- Agronomic: potatoes
- Vegetables: tomatoes
- Education and Training: decision support system, extension, on-farm/ranch research
- Farm Business Management: risk management
- Pest Management: field monitoring/scouting, integrated pest management, weather monitoring
Late blight caused by the pathogen Phytophthora infestans, has been a major threat to global food security ever since the Irish famine of the 1800’s. In the US, late blight is potentially important on nearly all of the approximately 1.2 million acres of potato production. Over 2000 tons of fungicide (active ingredient) are used annually on potato, typically spread over 8-18 applications. The total global cost of the disease is ~$7 billion per year. On tomatoes, the disease can be and has been equally devastating. The most recent example occurred in 2009 when infected tomato transplants were distributed via national large retail stores who obtained transplants from a national supplier. The subsequent pandemic in the mid-Atlantic and Northeast regions eliminated tomato plants in many organic farms and home gardens. My work will have tangible economic and environmental benefits by leading to lower on-farm expenses, reduced fungicide applications, and more sustainable production. I have recently characterized phenotypes of the four most important strains of this pathogen, and this information has been used by growers throughout the Northeast to make informed management decisions. I now propose to characterize a novel set of strains (detected in the Northeast), because any one of these might become a dominant strain in the future. The data I will provide will enable rapid appropriate response to that particular strain. This information will be used in a disease forecast hosted on the Cornell Decision Support System. This DSS is available to anyone in the Northeast at http://blight.eas.cornell.edu/blight_lab/.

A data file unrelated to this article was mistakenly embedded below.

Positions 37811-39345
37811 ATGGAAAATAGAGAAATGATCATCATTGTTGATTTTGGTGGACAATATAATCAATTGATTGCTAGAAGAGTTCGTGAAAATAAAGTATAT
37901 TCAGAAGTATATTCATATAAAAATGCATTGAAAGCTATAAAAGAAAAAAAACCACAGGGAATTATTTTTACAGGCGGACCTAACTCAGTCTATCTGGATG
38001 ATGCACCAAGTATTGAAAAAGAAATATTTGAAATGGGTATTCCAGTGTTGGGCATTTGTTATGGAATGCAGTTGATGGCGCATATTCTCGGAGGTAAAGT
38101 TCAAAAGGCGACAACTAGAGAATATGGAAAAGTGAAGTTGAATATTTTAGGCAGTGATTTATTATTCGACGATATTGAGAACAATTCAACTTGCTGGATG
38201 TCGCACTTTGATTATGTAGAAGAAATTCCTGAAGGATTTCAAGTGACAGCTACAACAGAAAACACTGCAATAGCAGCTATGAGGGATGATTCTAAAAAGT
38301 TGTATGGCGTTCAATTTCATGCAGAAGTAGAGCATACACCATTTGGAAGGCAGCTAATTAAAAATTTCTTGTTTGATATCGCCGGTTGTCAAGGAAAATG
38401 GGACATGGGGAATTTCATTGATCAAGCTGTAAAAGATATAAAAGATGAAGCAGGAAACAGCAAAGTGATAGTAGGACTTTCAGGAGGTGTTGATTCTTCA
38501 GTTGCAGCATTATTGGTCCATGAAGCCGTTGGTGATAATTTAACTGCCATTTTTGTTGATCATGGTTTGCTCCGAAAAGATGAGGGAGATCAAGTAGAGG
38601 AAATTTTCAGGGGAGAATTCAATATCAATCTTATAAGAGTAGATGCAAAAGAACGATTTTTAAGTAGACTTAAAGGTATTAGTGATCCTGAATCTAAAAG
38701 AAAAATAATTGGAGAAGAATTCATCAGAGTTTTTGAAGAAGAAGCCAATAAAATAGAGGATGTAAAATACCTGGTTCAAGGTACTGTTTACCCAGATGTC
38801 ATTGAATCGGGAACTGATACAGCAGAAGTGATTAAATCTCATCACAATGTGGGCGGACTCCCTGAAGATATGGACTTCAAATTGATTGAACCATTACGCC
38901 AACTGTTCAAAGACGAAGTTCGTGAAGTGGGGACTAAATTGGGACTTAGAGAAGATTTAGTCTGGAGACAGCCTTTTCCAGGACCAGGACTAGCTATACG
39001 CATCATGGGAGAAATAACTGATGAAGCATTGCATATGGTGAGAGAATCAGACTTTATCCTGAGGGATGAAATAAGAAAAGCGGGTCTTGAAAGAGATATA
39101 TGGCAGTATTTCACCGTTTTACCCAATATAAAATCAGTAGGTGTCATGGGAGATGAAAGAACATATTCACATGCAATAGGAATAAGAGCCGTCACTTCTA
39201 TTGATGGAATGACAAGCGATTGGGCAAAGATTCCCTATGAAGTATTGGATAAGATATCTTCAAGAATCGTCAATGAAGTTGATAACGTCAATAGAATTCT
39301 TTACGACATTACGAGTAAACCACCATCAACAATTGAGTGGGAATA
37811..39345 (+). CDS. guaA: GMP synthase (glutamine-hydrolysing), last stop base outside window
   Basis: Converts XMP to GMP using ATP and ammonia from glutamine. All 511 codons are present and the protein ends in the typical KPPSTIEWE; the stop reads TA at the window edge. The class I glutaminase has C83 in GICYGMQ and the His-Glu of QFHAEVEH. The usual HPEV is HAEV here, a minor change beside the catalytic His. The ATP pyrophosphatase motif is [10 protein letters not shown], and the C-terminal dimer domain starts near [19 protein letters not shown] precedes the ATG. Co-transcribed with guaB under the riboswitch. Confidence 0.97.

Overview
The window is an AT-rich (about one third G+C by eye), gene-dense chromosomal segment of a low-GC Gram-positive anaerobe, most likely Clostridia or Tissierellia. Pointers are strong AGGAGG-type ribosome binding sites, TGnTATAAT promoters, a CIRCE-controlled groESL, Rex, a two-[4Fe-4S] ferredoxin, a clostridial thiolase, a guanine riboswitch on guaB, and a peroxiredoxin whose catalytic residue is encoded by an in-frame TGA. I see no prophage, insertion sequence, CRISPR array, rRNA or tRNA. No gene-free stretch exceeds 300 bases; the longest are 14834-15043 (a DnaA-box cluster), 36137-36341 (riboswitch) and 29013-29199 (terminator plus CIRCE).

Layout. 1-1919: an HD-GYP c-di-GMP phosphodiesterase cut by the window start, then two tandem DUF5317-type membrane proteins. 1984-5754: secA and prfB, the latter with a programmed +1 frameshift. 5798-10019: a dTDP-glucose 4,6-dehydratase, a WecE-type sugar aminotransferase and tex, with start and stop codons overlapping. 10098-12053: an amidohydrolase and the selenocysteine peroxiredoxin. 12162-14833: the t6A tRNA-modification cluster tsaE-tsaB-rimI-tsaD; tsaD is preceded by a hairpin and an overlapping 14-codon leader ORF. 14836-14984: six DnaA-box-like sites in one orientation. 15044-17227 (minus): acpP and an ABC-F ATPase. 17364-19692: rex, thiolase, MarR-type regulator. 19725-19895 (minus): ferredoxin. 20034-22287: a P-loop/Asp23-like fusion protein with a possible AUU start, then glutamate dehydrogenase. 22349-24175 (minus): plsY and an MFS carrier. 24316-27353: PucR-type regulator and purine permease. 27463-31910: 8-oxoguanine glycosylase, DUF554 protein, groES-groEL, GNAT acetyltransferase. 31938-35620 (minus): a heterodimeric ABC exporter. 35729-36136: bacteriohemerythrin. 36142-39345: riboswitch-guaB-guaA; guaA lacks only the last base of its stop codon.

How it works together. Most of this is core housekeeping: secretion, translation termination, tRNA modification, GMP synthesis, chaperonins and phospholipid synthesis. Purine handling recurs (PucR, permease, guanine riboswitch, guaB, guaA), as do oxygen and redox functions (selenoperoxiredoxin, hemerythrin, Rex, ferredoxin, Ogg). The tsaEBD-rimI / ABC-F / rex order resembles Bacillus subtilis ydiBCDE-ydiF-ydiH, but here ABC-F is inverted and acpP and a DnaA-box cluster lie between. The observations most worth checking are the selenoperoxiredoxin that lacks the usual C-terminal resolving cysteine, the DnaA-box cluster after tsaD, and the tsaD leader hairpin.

Project objectives from proposal:
My overall objective is to provide the data necessary to construct a strain-specific forecast for late blight of potato and tomato. This will be achieved through four specific sub objectives:
1. Determine host preference for new genotypes of Phytophthora infestans strains collected in the Northeastern US in the years 2010 and 2011.
2. Determine the effect of temperature on incubation period (time between inoculation and the appearance of typical late blight symptoms), latent period (time between inoculation and the start of the production of spores), sporulation capacity and lesion area.
3. Determine sensitivity to an important fungicide (mefenoxam) of P. infestans strains collected in the Northeastern US in the years 2010 and 2011.
4. Determine the effect of temperature on the rate of germination for new genotypes of P. infestans strains collected in the Northeastern US in the years 2010 and 2011.